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Why should advocates stand for murderers and rapists?

Published : Monday, 29 May, 2023 at 12:00 AM  Count : 941
Noman Alam

When a lawyer defends a client accused of murder and rape, a particular sort of sensitive individual becomes highly agitated. I appreciate people's zeal for this attitude toward appropriate professional obligations of a professional. However, this behavior is neither legal nor moral.

Putting aside the legal debate, let's consider a basic scenario. Suppose that the accused is not permitted to speak at the arbitration meeting. Isn't it unfair? A lawyer's responsibility is to discuss the client's remarks. Lawyers never provide unlawful advice. No possibility of doing so. He expresses the client's desires. A lawyer transcribes the client's words the same way a scribe transcribes the author's.
Suppose you are falsely charged with rape. Only you are aware that it is untrue. However, everyone knows you are a rapist. Would it be unjust if a lawyer provided you with legal assistance now? You killed someone in self-defence to protect your life and property (Section 100 of The Penal Code,1860). Everyone knows that you are a killer. However, you are compelled to. The law affords you the chance to defend yourself. Yet, others would sooner oppress you than give you a voice.

In a recent rape case, local lawyers have declared that they would not represent the accused. Even before this, in several sensational cases, the local bars had proclaimed that no lawyer would defend a particular accused.

There is a great deal of praise and ephemeral admiration during these activities. Nonetheless, the advocate adrift in such a torrent indicates the gravest injustice. Why should lawyers engage in this pursuit of popularity when the general populace may embrace these views incorrectly? You have always defended cases of this nature. Today, these actions are all designed to get your name in the news. What could be worse than intentional wrongdoing?

Article 33(1) of the Constitution of Bangladesh states: "No person arrested shall be kept in custody without being informed of the reason for the arrest as soon as possible, and the said person shall not be deprived of the right to be consulted by a lawyer of his choice and to be defended by him."

Apart from this, section 340 of The Code of Criminal Procedure, 1898 also says about the right of the accused to appoint a lawyer. Not only that, if the accused cannot appoint a lawyer for any reason, the state also arranges a lawyer for the accused, which is called "State Defence."

A famous principle of law is "Let thousands of guilty go unpunished, but not a single innocent be punished." If the accused does not have a lawyer, it cannot be determined whether the accused is innocent or not. According to the 'presumption of innocence, the accused is innocent until proven guilty in a final judicial process.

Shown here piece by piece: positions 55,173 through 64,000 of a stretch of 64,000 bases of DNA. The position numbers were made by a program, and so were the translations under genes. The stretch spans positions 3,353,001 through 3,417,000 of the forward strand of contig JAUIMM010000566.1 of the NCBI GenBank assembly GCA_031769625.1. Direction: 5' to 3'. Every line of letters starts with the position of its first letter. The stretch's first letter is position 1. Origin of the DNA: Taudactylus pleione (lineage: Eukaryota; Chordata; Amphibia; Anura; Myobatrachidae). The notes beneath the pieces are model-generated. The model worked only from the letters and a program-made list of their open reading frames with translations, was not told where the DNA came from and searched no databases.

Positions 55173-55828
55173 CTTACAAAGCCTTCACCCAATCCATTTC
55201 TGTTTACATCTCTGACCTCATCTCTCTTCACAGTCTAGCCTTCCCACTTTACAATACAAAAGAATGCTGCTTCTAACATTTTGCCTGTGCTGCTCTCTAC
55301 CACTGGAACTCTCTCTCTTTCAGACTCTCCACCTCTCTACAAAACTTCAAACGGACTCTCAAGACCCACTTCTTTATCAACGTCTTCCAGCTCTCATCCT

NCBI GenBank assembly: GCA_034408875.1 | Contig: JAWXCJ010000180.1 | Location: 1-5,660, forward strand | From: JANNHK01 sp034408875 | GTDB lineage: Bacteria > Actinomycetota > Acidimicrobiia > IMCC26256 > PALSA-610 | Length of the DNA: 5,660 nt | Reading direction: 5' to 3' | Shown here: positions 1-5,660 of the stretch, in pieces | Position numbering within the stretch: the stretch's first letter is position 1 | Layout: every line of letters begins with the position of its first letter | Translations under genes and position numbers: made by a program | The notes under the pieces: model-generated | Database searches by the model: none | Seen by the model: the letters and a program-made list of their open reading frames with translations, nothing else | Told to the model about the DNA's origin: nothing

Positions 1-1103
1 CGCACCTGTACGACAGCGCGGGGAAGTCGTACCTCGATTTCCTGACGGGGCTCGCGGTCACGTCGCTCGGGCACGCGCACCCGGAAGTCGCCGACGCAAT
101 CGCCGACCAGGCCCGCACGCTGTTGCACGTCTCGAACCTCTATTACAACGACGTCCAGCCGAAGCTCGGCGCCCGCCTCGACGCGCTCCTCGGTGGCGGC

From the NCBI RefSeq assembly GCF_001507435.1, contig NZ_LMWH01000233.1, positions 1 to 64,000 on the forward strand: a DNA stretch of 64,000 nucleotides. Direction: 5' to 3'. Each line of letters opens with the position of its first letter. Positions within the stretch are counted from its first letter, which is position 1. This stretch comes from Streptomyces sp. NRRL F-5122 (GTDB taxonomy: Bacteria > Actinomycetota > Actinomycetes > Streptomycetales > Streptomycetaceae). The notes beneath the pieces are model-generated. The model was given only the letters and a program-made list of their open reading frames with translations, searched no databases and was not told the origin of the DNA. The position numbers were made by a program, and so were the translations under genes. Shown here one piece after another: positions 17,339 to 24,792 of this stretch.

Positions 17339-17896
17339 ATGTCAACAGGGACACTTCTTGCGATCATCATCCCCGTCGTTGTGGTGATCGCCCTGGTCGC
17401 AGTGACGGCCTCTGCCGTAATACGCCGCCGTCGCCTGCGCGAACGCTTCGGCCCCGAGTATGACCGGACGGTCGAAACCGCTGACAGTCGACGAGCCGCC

One of the theories of natural justice is "Audi Alteram Partem" in English, "No man must be condemned unheard."  In other words, the law can give no sentence without hearing the party.

The law gives the accused certain protections. The lawyer will assert that right, with no exceptions. Suppose you have engaged in stealing but have been convicted of robbery. The lawyer will not let this injustice occur. Or suppose you slapped someone, and they accused you of causing grievous hurt. Lawyers will not allow this to happen.

A lawyer represents the accused and helps the court deliver justice. Since the court will declare the verdict, it is the job of the courts to deliver justice. You, I and the media cannot offer it. Consequently, no one will be released if the lawyer stands. The court will uphold the law. It is the court's responsibility. Others can merely assist.

Refusing to allow a lawyer to take a stand is a form of obstruction of justice.

If we read Section 12 of the Bangladesh Legal Practitioners and Bar Council Order and Rules, 1972, the gist of my discussion can be seen nicely.

 "No fear of judicial disfavor or public unpopularity should restrain him from the full discouragement of his (lawyer) duty."

It is unfortunate when learned bar associations seek popularity and when law students publicize their decision to refrain from becoming lawyers for the cheap feeling of "likes" and "comments." While happily advocating the unfairness of this filmic sentiment of not standing up to lawyers, law students must enlighten the general public about these nuances in establishing justice.

The writer is an Apprentice Lawyer of Chittagong District and Sessions Judge Court

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